For longtime advocates, it will come as no surprise that SiriusXM is trying to scuttle the MMA at the last minute. This is, after all, precisely what they did 20+ years ago when Congress first enacted legislation giving performers the right to be compensated when digital services use their music. Back then, Sirius stepped in during the final throes of the legislative process to argue that having to pay for music—their primary product—could “disrupt” their nascent business plans. They argued for a special royalty rate–one that effectively forced artists to subsidize their business and gave them a competitive advantage against other companies. That special treatment has gone on for over two decades ago now. We don’t think such a sweetheart deal was justified back then; but it’s indefensible now.
Once separate companies, SiriusXM is now the sole satellite radio company in the U.S. It generates revenue well over $5 billion annually, the huge majority of which comes from its more than 32 million subscribers. To put that into context, U.S. wholesale revenue for the entire record industry was $5.9 billion in 2017. Yes, a single company, SiriusXM, makes nearly as much from subscribers in the United States as all record labels and artists combined make from all sources.
Make no mistake about it: SiriusXM would not have a business without recorded music. And yet, SiriusXM has profited for decades by getting music at a special market distorting rate set under a different standard than all its thousands of internet radio competitors. Specifically, the rates set for internet radio are established under a “willing-buyer/willing seller” standard – another way of saying artists and labels are supposed to be paid a fair market rate for their recordings. When setting satellite radio rates, by contrast, the government can – and has – set rates lower than fair market value based on four amorphous policy factors. The impact is not academic: the lower rate standard has cost creators billions of dollars over the last 20 years.
Multi-billion dollar companies should not be subsidized by musicians – and all competing streaming platforms should play by the same rules.
Seems obvious right? It is, and that’s one of the reasons the Music Modernization Act passed the House of Representatives unanimously (as in 415-0; think on that for minute) and is on the verge of passage in the Senate.
The music community is united around the MMA because it ensures fair treatment for music creators and a level playing field for digital radio services. It is a win-win, and the compromises SiriusXM has proposed are inconsistent with the principles upon which the bill is centered. We look forward to the Senate moving this bill — and with it all of music — forward.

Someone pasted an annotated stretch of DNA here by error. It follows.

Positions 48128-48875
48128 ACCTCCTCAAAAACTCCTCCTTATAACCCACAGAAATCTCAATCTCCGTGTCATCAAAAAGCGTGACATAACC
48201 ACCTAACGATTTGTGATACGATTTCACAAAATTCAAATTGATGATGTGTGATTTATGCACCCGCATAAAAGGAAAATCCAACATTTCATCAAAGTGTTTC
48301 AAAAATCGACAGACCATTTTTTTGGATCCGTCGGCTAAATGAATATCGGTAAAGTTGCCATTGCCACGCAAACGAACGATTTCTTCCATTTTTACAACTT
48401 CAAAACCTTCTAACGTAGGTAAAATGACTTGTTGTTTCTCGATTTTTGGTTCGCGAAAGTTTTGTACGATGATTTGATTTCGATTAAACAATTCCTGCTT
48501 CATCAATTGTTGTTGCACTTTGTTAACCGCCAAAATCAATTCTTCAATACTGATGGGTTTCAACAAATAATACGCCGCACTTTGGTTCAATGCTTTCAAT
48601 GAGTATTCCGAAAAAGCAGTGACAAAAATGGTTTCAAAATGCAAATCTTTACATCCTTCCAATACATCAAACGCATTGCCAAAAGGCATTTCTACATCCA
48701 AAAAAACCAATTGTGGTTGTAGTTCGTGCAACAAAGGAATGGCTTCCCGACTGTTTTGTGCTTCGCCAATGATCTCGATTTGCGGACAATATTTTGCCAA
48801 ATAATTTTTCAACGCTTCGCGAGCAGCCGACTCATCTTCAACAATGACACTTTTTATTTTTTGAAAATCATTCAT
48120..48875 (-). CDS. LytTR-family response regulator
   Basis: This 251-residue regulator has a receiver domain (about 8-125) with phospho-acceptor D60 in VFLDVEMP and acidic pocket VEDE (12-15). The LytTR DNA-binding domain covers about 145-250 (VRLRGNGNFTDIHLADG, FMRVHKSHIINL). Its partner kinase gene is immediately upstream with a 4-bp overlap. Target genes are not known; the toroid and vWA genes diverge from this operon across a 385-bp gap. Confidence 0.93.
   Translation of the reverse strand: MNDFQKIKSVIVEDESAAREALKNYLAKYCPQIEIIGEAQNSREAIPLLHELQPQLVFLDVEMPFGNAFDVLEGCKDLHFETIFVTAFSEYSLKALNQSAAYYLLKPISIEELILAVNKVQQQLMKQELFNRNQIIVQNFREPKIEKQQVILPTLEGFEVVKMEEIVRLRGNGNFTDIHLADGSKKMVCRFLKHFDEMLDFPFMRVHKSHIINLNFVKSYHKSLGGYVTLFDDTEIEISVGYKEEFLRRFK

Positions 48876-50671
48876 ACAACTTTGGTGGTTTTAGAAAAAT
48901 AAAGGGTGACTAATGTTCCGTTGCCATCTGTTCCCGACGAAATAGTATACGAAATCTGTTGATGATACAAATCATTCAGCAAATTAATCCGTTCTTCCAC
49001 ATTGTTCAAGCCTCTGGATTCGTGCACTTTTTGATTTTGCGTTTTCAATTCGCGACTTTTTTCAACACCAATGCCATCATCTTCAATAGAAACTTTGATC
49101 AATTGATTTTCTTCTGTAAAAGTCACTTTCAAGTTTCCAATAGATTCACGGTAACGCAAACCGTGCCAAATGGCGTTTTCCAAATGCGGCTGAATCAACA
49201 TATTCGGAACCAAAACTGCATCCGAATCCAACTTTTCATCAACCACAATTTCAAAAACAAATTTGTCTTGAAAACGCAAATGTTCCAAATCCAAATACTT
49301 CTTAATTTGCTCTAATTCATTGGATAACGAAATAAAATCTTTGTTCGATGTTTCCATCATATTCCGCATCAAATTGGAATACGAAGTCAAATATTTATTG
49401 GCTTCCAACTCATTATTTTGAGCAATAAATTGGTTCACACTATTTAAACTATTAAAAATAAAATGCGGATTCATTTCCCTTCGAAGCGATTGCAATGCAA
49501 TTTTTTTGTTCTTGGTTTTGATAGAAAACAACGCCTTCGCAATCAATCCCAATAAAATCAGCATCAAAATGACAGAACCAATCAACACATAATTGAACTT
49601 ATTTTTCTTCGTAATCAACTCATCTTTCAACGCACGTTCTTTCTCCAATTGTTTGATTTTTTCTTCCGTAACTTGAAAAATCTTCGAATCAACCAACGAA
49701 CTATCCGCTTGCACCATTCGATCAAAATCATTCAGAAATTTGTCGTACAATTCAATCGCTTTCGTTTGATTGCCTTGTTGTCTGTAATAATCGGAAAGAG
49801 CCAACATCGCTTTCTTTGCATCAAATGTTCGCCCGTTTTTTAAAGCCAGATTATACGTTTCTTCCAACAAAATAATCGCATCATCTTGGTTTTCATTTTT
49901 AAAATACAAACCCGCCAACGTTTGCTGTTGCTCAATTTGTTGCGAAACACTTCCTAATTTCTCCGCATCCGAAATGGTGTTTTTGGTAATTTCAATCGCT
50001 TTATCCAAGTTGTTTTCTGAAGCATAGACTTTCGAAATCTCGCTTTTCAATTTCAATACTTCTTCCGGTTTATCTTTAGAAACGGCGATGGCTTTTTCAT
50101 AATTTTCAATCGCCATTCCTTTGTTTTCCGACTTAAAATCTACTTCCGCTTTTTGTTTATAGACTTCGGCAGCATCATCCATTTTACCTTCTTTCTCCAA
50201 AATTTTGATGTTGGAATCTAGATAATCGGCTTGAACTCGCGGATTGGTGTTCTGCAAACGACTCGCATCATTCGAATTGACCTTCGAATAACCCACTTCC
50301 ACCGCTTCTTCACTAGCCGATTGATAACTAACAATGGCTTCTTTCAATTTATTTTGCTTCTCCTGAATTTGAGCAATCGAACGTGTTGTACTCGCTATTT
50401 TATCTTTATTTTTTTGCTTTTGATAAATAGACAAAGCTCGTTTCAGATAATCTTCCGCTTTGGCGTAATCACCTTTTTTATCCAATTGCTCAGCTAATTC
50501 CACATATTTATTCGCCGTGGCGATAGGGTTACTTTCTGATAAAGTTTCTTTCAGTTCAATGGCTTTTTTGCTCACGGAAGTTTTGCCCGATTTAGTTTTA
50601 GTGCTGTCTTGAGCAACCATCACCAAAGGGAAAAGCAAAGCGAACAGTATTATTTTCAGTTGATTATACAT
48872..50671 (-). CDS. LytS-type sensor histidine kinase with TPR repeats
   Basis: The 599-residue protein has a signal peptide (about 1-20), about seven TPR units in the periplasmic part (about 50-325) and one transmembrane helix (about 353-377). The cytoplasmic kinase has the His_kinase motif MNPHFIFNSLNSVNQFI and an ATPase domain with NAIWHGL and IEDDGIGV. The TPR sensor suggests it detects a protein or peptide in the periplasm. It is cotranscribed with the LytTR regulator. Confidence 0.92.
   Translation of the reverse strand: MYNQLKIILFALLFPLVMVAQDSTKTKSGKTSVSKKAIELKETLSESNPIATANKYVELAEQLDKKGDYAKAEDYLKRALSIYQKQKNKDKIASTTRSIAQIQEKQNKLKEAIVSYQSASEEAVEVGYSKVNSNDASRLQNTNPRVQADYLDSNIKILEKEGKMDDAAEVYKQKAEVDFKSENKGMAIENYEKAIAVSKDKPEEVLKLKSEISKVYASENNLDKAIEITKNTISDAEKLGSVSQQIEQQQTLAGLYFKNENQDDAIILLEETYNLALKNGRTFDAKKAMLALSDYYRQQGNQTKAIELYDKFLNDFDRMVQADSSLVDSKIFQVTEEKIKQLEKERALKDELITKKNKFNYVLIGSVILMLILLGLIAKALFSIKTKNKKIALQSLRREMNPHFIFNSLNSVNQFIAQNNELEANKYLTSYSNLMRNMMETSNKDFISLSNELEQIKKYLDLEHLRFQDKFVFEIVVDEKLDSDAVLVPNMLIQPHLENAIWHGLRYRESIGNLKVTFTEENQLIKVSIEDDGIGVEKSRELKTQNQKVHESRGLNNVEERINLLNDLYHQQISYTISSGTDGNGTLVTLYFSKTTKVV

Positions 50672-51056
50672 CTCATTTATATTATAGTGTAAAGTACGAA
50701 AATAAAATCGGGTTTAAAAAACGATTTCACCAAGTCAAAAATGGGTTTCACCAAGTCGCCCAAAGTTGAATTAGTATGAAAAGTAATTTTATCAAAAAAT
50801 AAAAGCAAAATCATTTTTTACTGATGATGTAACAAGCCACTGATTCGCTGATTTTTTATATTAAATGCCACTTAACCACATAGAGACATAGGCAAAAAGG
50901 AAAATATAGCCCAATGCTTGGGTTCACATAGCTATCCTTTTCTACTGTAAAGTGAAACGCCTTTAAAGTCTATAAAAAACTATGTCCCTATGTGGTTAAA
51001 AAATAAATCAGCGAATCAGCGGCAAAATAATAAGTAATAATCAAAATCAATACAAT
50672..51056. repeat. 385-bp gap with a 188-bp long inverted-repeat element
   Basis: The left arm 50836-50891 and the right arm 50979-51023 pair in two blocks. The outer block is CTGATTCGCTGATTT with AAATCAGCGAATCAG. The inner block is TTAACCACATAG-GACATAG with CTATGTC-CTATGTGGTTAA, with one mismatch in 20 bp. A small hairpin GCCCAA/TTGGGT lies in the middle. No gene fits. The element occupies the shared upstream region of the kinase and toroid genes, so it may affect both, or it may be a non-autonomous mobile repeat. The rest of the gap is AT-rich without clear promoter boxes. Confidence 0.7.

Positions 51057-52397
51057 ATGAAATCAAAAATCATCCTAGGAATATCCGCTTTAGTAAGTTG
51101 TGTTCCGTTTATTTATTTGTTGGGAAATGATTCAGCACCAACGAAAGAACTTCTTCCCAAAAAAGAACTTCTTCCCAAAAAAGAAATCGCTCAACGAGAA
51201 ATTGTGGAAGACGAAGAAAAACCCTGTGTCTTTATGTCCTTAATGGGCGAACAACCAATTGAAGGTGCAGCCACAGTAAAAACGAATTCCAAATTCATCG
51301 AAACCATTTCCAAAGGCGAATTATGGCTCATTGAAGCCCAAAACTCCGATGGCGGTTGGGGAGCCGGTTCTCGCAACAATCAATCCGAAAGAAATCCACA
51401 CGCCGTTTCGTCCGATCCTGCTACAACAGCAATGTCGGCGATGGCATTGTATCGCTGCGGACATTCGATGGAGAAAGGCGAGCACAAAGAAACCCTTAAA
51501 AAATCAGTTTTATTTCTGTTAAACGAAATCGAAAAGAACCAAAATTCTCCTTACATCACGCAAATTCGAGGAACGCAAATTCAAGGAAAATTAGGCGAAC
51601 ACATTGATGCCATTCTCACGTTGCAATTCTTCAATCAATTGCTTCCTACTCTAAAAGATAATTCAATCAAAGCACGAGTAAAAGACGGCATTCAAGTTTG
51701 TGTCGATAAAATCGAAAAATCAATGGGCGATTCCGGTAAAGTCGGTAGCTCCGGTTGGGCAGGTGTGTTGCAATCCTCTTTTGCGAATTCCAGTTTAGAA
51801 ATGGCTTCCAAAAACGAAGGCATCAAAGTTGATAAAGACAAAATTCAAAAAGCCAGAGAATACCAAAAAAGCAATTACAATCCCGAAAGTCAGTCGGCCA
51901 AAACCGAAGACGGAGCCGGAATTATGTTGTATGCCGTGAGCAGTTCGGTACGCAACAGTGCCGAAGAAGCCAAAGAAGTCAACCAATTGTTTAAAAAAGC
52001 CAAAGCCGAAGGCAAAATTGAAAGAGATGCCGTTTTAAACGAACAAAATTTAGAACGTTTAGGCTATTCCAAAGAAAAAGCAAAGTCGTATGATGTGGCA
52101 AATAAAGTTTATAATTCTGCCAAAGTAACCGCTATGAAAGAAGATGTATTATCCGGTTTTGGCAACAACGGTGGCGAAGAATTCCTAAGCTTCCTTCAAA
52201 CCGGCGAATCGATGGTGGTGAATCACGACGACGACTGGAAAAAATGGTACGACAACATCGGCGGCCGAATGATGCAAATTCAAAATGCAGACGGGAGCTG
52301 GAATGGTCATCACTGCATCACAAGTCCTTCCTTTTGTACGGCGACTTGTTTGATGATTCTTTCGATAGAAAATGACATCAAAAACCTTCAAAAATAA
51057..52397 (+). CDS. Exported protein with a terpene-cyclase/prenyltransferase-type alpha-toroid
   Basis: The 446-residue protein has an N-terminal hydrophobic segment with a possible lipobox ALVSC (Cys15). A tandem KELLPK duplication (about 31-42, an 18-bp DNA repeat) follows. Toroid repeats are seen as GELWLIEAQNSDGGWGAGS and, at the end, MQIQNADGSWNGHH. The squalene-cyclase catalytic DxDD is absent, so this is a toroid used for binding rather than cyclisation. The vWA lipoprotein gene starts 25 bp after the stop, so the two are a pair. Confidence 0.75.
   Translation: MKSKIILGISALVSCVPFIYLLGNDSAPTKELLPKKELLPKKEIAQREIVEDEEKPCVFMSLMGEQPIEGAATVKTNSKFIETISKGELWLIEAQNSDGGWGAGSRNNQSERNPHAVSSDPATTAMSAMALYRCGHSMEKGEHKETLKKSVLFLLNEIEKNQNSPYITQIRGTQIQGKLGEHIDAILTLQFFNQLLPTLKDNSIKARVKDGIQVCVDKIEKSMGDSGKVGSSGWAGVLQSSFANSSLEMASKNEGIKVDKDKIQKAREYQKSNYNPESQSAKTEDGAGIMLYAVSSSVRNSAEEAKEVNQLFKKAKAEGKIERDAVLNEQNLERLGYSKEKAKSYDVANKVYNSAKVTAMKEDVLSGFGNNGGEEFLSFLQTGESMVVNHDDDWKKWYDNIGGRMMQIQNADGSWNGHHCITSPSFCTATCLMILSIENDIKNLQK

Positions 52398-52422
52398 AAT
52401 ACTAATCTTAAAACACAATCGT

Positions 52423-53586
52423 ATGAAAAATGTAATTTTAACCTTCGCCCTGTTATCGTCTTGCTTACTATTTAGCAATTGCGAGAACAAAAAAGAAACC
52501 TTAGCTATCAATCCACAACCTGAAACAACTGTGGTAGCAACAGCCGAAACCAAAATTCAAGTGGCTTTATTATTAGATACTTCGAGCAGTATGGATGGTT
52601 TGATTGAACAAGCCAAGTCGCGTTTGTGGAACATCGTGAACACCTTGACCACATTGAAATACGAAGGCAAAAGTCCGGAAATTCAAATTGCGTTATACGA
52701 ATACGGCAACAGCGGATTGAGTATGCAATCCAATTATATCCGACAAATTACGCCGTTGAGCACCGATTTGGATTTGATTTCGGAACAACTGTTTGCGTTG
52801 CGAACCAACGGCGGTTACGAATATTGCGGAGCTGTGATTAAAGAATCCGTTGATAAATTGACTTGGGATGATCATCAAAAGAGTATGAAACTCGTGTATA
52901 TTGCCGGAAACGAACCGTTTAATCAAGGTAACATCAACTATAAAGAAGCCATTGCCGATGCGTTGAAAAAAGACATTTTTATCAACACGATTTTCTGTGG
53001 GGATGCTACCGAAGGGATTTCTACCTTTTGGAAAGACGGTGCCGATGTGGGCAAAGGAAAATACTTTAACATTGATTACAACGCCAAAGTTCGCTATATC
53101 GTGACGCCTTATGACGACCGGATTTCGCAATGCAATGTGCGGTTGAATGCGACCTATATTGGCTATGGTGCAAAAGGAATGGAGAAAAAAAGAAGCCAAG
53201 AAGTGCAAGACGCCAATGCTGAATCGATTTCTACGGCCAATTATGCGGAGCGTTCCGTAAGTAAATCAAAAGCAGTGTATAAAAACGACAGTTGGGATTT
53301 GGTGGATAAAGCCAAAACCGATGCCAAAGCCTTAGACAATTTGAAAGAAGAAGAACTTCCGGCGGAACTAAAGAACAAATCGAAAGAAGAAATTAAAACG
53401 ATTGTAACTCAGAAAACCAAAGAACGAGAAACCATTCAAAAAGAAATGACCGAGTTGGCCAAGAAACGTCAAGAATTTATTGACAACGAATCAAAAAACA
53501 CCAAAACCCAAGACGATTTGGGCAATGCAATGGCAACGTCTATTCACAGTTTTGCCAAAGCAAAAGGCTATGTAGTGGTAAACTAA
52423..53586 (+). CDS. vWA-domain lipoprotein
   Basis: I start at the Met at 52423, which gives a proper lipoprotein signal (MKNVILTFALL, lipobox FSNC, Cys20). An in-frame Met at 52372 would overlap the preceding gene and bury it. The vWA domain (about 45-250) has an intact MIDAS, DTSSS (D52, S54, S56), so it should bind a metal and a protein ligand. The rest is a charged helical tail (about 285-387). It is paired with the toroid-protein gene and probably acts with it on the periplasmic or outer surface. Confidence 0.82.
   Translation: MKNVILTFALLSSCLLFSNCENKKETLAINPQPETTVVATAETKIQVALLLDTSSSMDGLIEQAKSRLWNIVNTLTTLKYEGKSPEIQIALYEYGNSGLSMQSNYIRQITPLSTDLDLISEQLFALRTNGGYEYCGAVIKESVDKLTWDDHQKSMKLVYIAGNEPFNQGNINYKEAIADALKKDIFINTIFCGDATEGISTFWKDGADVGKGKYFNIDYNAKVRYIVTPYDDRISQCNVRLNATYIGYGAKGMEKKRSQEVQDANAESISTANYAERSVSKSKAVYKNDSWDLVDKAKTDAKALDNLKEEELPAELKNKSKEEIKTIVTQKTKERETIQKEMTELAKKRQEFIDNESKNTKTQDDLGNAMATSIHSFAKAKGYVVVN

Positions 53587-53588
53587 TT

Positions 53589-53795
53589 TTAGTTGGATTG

September 17, 2018
Dear Senator Wyden,
Being a musician isn’t easy. We spend months on tour, play late night shows, and spend hours, even days, on end in the recording studio. We sacrifice time with our families and money that could be made in more lucrative, stable jobs. While certainly not an easy decision, we make these sacrifices freely, because this is what we love to do. We don’t ask for special treatment or undue assistance.
All we ask is that you have our back.
The CLASSICS Act, incorporated in the Music Modernization Act, gives elderly artists what they deserve – what they’ve earned. It’s an injustice that just because someone’s career began before 1972, they don’t earn money the same way that other artists do.
Aging artists who recorded music prior to the 1972 cutoff are suffering. They’ve worked decades, making the sacrifices that we all do, only to be robbed when it harms them the most. They’re not asking for a handout, just for the income they’ve earned.
The CLASSICS Act fixes this, eliminating the arbitrary 1972 cutoff. Not only does it make things fairer, it will help older artists in retirement who are struggling without regular income. Millions of seniors in the US live in poverty – we should be working to cut that number, not exacerbating the crisis.
The overall Music Modernization Act would benefit music creators of all ages across the country and provide certainty to digital services. That’s why an unprecedented coalition of songwriters and publishers, record labels and performers, and digital services has joined together to support the bill.
Oregon is home to thousands of musicians of all ages who are counting on you. Support us by supporting the CLASSICS Act as part of the Music Modernization Act.
Amber Sweeney | Bruce Fife | Carrie Brownstein | Corin Tucker
Janet Weiss | Kathy Foster | k.d. lang | Laura Veirs
Maggie Vail | Neko Case | Peter Buck | Scott McCaughey
Sam Coomes | Scott Magee | Ural Thomas | Westin Glass